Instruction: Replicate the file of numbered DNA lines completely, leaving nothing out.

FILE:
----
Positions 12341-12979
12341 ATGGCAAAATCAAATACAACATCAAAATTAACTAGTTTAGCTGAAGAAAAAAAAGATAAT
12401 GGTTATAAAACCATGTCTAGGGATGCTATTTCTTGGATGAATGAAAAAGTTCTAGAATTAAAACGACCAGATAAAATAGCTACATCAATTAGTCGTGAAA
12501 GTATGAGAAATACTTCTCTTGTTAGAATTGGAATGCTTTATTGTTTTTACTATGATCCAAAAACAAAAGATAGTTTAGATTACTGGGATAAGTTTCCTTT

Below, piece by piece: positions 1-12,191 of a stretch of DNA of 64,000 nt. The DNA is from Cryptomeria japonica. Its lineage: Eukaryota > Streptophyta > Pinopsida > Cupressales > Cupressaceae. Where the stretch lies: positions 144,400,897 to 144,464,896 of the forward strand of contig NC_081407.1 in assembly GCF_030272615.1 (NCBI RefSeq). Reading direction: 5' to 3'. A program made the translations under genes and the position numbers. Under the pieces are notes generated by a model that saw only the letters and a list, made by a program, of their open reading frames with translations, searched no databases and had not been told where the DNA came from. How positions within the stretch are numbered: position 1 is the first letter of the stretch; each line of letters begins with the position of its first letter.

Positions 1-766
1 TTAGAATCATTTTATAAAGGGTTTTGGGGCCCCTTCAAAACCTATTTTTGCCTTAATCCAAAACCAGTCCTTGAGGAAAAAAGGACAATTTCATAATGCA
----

Positions 12341-12979
12341 ATGGCAAAATCAAATACAACATCAAAATTAACTAGTTTAGCTGAAGAAAAAAAAGATAAT
12401 GGTTATAAAACCATGTCTAGGGATGCTATTTCTTGGATGAATGAAAAAGTTCTAGAATTAAAACGACCAGATAAAATAGCTACATCAATTAGTCGTGAAA
12501 GTATGAGAAATACTTCTCTTGTTAGAATTGGAATGCTTTATTGTTTTTACTATGATCCAAAAACAAAAGATAGTTTAGATTACTGGGATAAGTTTCCTTT

Below, piece by piece: positions 1-12,191 of a stretch of DNA of 64,000 nt. The DNA is from Cryptomeria japonica. Its lineage: Eukaryota > Streptophyta > Pinopsida > Cupressales > Cupressaceae. Where the stretch lies: positions 144,400,897 to 144,464,896 of the forward strand of contig NC_081407.1 in assembly GCF_030272615.1 (NCBI RefSeq). Reading direction: 5' to 3'. A program made the translations under genes and the position numbers. Under the pieces are notes generated by a model that saw only the letters and a list, made by a program, of their open reading frames with translations, searched no databases and had not been told where the DNA came from. How positions within the stretch are numbered: position 1 is the first letter of the stretch; each line of letters begins with the position of its first letter.

Positions 1-766
1 TTAGAATCATTTTATAAAGGGTTTTGGGGCCCCTTCAAAACCTATTTTTGCCTTAATCCAAAACCAGTCCTTGAGGAAAAAAGGACAATTTCATAATGCA